Darbar Review: If only Rajinikanth’s style was matched with substance

Highlights

  • When was the last time you saw fans go crazy as a camera was zoomed in on the flexed muscles of Rajini

Title: Darbar

Duration: 159.38

Director: A. R. Murugadoss

Cast: Rajinikanth, Nivetha Thomas, Nayanthara, Yogi Babu, Suneil Shetty, Prateik Babbar and others

Music: Anirudh Ravichander

Rating 2.75

Hyderabad: When it was announced that A.R. Murugadoss and Rajinikanth were coming together, it surely was a matter of excitement. My immediate expectation was something that would be as awesome as a Thuppaaki meets Tagore (Ramanaa in Tamil). 

Before confirming whether or not that expectation was met, it’s safe to say that Darbar is a film for the fans, by a fan called Murugadoss. Through the film, you have ample moments that will make you clap and whistle for the matinee idol. After all, who cannot be affected by his infectious energy? Moreover, it’s not every day that you get to watch a superstar have immense fun on screen, dancing like he hasn’t in a long time, and being a part of stunts as if he was a young man. Can you imagine climbing a fleet of stairs with absolute ease and that compulsory swag at 70? Well, that’s just basic Rajini because he can do a lot more alongside that!

And to lay it on the line, Darbar is a one-man show that works only because of the style and charisma of Rajini as Commissioner of Police Aditya Arunachalam. Having said that, it’s not enough if the actor does his job because the audience enjoys the end product only if the package is perfect! Which is where we have a bit of a glitch.

But before we get to that, let’s get a few things straight. Director Murugadoss was out there to make a fan pleaser. He does a great job of it. But in the process, seems to have lost track of his strength in storytelling and creating characters. Darbar struggles for one of many reasons and in my opinion, what it lacks is a villain that can make an impact. Good performers like Prateik Babbar and Suneil Shetty are lost in poorly built roles that give them no scope to give their best.

The story of a cop who decides to be bad because that’s the best way to deal with bad would have been a better watch if only director Murugadoss put in more brain and thought into what turns out to be a predictable fare full of moments that lack logic. It’s not that you expect a lot of logic in a commercial film, especially one that is old wine in a new bottle. But you do expect things to make sense when we are dealing with issues of national security, the police department, investigations, human rights and whatnot. We know Darbar is the court of a maverick Rajini who is in the garb of a police officer but wouldn’t it have made better sense to add a little more effort into how things pan out? Especially with Murugadoss on the helm!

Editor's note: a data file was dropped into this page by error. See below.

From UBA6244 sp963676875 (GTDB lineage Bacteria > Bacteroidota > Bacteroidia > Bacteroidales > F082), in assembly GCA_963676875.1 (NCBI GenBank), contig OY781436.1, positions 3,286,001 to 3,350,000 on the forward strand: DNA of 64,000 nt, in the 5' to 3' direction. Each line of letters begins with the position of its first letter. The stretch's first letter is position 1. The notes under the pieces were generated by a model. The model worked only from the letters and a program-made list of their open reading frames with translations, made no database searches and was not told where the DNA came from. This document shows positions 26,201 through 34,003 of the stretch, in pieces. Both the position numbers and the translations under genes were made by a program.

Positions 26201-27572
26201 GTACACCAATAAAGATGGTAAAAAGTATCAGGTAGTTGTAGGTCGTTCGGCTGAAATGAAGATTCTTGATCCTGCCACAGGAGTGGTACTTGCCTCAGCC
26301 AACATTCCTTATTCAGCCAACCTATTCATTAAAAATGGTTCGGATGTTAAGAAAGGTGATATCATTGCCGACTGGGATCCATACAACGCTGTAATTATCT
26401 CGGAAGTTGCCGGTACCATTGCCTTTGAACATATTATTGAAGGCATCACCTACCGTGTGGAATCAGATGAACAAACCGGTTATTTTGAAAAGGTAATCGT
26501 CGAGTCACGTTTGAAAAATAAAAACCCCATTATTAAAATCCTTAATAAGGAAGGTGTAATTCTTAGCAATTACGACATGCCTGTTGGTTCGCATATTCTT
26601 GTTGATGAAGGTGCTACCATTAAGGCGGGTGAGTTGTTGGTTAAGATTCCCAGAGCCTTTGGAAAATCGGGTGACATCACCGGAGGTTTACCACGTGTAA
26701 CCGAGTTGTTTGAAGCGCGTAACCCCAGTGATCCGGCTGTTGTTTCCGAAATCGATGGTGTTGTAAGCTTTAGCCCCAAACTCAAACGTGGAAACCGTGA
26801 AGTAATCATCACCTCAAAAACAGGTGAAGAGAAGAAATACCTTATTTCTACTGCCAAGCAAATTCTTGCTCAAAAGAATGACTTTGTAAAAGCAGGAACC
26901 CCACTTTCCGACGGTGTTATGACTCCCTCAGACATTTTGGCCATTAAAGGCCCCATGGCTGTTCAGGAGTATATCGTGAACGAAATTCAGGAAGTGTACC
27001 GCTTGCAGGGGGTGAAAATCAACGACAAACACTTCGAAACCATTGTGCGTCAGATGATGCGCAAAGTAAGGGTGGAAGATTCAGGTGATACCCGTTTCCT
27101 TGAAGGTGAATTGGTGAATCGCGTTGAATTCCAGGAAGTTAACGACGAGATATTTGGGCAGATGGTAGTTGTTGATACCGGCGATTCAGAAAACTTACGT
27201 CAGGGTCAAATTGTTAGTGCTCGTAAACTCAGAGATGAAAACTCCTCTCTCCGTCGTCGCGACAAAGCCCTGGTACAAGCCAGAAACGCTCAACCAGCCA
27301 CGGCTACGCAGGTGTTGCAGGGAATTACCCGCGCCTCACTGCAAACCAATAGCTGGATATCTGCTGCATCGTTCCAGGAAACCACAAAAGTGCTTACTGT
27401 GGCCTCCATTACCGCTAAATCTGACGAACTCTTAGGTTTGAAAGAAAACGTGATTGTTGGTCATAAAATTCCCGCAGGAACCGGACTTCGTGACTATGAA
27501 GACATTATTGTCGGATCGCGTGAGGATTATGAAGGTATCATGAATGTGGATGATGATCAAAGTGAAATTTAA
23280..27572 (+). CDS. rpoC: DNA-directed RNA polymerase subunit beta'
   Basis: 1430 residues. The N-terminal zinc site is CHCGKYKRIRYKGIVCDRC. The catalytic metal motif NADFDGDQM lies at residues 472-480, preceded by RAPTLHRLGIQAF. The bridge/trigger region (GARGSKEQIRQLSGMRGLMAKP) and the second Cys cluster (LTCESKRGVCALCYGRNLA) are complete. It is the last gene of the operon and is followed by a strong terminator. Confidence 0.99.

One bright spot in the film is surely the adorable relationship between Rajini and Nivetha Thomas who play father and daughter. We know Nivetha to be a terrific performer and she takes things to the next level yet again in Darbar. The emotional bond created between them works wonders and shines on the screen. The combination of her, Rajini and Yogi Babu does make for some decent comic relief in a film that is mostly going haywire, especially in the second half.

Maybe it’s the need to occasionally let the men take the limelight as she shines in several other films but a major disappointment comes in the form of Nayanthara who has nothing much to do except look beautiful. She does make quite a style statement in some elegant sarees through the film.

Darbar proves yet again that Rajini’s mere presence can elevate an average film and make it a treat to watch. But we want more. A lot more.

Bottomline: If only Rajinikanth’s style and swag matched a little substance, this one would have been a film that would have been worth the watch. For now, it’s a Rajini film that can be enjoyed by the fans because this is surely a decent serving of an inimitable matinee idol!

Pranita Jonnalagedda

A features journalist who started writing because of her love for newspapers, Pranita Jonnalagedda is now exploring the digital space where she writes extensively on Telugu cinema. After fulfilling a childhood dream of working in the newspapers with brief stints in The Times of India and The Deccan Chronicle, Pranita is now a freelancing journalist who has contributed to several leading news portals like Film Companion, The News Minute, DNA, Telugu 360 and The Hans India among several others. Exploring her joint love for films and writing, she covers cinema in a holistic style and covers all the related trends, news, and fashion developments. An alumnus of Osmania University College of Arts and Social Sciences from where she pursued her Post Graduation in Mass Communication and Journalism, she is travel blogging when she isn't writing.

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